As five weeks is usually more than sufficient time to establish the true pecking order in the National Football League, it is now clear that Super Bowl LIV (as opposed to Super Bowl LUV) will feature the New England Patriots and San Francisco 49ers.
As we suspected.
The Patriots, we needn’t bother with. They never aren’t there, and finishing off the grievously wounded Jay Gruden before a FedEx Field crowd Sunday comprised mostly of their own fans changes nothing. And nobody seems to mind the ease of their schedule (5-18, including Washington, Miami, the New York Jets and Pittsburgh) because the glint from their trophy case makes spotting the small details difficult.
You may express your hatred in the comments section, as is traditional.
The 49ers, on the other hand, have no such predisposition because they have been lousy for much of this century; their cumulative record since 1999 is only four games better than Danny Snyder’s and they’re in year three of a massive rebuild which...
...well, which has them 4-0 in a year in which nobody else but the Patriots is undefeated. This could be called an anomaly when they were, say, 3-0, having barely survived the erratic Tampa Bays, routed the hideous Cincinnatis, and beaten the quarterback-less Pittsburghs despite committing five turnovers. That’s all easily explained by the width of the NFL’s current margin for error, and for the general atrocity of the AFC North.
But after throttling the Cleveland Hype Machine Monday night, 31-3, in game that wasn’t remotely as close as the final score indicated, they have graduated to that most nebulous form of high praise, “in the conversation.” Power rankings, which remain analytics for people who can’t count and don’t intend to start learning now, list them second behind New England, and their opponents, which were usually a good reason to eliminate them as a potential force, is, well, they’re lousy too; San Francisco has beaten teams that are currently a combined 5-15. So you don’t have to look it up, the Belichicks and Shanahans have played the two easiest schedules so far, so run with that if it helps you muscle through your Tuesday.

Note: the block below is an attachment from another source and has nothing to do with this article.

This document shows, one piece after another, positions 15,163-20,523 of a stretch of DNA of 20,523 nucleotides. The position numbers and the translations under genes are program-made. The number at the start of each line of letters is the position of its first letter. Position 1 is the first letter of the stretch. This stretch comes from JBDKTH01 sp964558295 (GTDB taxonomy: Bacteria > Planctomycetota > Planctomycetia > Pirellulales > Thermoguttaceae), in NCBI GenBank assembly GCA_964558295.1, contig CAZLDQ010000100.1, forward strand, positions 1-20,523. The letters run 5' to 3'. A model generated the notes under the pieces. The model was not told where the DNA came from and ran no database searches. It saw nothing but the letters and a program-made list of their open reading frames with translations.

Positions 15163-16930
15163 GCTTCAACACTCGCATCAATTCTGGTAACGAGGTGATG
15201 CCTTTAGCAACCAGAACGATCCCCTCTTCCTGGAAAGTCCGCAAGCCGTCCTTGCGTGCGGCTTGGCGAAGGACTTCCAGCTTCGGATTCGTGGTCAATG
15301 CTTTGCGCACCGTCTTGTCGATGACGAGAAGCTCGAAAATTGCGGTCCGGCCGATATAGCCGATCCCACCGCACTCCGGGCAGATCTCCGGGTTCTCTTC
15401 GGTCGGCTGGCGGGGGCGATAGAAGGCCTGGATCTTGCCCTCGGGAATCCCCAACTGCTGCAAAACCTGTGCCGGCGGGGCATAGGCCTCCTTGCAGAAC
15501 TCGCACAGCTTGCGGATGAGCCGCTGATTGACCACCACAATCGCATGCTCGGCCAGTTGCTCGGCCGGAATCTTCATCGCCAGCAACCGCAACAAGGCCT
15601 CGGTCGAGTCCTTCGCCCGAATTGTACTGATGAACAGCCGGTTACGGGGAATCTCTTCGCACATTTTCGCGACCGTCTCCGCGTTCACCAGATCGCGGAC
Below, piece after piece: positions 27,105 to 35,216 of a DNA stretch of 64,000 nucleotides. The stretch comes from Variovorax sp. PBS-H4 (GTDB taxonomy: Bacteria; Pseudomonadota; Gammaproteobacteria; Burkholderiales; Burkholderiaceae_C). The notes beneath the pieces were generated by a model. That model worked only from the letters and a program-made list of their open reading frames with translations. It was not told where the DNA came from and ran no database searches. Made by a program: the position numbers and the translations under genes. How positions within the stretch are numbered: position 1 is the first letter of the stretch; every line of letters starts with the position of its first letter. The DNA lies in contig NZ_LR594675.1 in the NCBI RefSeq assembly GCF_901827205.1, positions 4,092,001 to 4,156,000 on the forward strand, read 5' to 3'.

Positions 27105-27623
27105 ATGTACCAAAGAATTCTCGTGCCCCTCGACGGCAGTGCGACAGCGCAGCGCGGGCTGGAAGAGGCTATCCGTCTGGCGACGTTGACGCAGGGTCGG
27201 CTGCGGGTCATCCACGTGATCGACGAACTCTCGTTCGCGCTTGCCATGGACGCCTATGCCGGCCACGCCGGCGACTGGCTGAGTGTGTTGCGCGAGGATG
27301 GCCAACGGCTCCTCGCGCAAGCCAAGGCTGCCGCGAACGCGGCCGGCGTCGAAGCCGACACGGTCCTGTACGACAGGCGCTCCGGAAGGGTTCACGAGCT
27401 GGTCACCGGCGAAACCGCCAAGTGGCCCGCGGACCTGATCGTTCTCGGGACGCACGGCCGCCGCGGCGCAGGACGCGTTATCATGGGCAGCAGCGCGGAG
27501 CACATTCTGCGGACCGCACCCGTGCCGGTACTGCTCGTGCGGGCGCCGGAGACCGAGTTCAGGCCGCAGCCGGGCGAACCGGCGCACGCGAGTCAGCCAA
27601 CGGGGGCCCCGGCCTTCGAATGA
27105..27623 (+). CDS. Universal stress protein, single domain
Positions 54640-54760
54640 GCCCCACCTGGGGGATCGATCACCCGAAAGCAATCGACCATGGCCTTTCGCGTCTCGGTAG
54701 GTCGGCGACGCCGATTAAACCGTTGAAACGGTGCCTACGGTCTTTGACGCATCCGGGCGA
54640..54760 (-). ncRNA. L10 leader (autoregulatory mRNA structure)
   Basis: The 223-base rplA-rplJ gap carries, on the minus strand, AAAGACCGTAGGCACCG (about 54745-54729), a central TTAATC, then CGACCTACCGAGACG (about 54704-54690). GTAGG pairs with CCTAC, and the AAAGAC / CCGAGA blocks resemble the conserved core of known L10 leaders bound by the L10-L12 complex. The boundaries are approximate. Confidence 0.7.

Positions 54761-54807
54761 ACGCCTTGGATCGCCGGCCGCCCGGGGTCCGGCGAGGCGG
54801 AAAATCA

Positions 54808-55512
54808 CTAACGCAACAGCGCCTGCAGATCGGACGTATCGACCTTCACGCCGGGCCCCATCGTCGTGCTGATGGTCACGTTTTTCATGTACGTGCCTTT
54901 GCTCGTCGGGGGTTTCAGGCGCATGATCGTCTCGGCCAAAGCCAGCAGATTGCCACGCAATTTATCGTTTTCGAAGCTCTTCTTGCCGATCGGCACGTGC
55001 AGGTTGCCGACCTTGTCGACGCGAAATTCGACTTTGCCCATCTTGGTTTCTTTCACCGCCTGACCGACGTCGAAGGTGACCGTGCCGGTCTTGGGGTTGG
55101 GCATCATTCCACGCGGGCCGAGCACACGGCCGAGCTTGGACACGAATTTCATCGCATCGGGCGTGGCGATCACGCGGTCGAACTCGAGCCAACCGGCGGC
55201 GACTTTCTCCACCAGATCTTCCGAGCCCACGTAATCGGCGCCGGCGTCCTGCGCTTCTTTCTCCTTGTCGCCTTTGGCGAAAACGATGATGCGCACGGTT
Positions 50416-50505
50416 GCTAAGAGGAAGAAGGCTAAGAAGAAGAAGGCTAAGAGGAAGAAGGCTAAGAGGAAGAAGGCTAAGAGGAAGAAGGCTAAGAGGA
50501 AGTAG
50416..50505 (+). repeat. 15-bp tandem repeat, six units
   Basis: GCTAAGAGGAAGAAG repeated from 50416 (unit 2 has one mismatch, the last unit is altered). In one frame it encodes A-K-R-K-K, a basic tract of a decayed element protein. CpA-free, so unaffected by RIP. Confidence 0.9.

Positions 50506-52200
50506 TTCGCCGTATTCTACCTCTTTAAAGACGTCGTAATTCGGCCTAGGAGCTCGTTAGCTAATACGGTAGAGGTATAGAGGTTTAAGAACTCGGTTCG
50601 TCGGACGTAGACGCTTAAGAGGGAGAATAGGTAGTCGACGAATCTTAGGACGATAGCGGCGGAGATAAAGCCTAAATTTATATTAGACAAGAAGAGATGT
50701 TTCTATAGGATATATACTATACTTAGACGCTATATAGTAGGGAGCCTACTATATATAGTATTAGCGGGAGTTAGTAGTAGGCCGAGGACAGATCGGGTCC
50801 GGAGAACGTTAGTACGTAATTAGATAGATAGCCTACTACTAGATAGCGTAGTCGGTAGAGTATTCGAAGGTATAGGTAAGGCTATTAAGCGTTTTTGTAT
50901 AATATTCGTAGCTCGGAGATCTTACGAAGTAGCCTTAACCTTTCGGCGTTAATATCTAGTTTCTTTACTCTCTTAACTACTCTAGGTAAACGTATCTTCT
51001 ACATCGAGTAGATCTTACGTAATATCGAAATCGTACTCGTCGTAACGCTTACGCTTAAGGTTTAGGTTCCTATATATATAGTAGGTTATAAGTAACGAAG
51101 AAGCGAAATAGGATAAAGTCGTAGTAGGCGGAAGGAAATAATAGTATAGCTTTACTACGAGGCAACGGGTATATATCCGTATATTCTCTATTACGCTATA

In other words, at least only on results, they are nearly New England’s equal. Which is, of course, ridiculous.
But they do now have our attention, which, given the time of year and our inability to say, “Well, it’s barely October so let’s just withhold judgment until, say, Halloween,” let alone shut up entirely, is as good as it gets.
The defense, once shambolic, is now excellent from front to back, although that might be the schedule. They force rather than commit turnovers, though that might be the schedule. They have played well three times as well as they have played poorly. They have, small sample size and all, done what the Patriots have done. Including taken advantage of a doughy early schedule. We got it. No more.
Now, nobody in the right mind would suggest the Niners and Pats are equals, which is to say 47 percent of the eligible opinion-makers. But their schedules do toughen up after this, the 49ers’ more so, and nobody thinks the 49ers’ performances won’t level off to some degree, while the Patriots are, hate it or hate it more than that, the Patriots.
But the 49ers are the new flavor in town because their flaws, which include a significant injury per week, have not yet been exposed. They are, like probably 23 other teams, capable of illusory highs and deceptive lows, only they haven’t shown the lows yet. They were atrocious when Kyle Shanahan got to town and largely stayed that way, but, going against type, he went out in Year Three and built a defense rather than indulging in his pet project, which is offense. He is in danger of being tediously overpraised if he isn’t already, but he did think macro instead of micro and has benefited from that level of organizational discipline.
Oh, and Nick Bosa. For his on-field work, his name had to appear here somewhere.
As is always the caveat in the NFL, the 49ers are a strategically-aimed ACL away from competitive irrelevance. But it’s Week Six now, and we have scores of injuries to count before we actually know who is Super Bowl bait and who is not. We’ve got six teams on the high side plus New England, which is its own special category until further notice, and probably eight teams on the Send ‘Em To Canada And Give Us Hamilton And Saskatchewan side. The 49ers would seem to be well positioned in that amorphous blob between the two extremes, at least for now. They are undefeated, they have attitude, and they have Richard Sherman to explain it all to us. No matter the shortcomings of the sample size and the quality of the opponent, that beats having your car repo’d out of your parents’ driveway damned near every time.
Ray Ratto takes brief pains to note that the 49ers are five-point dogs at the Rams Sunday, and if you’re not covering, you’re not trying.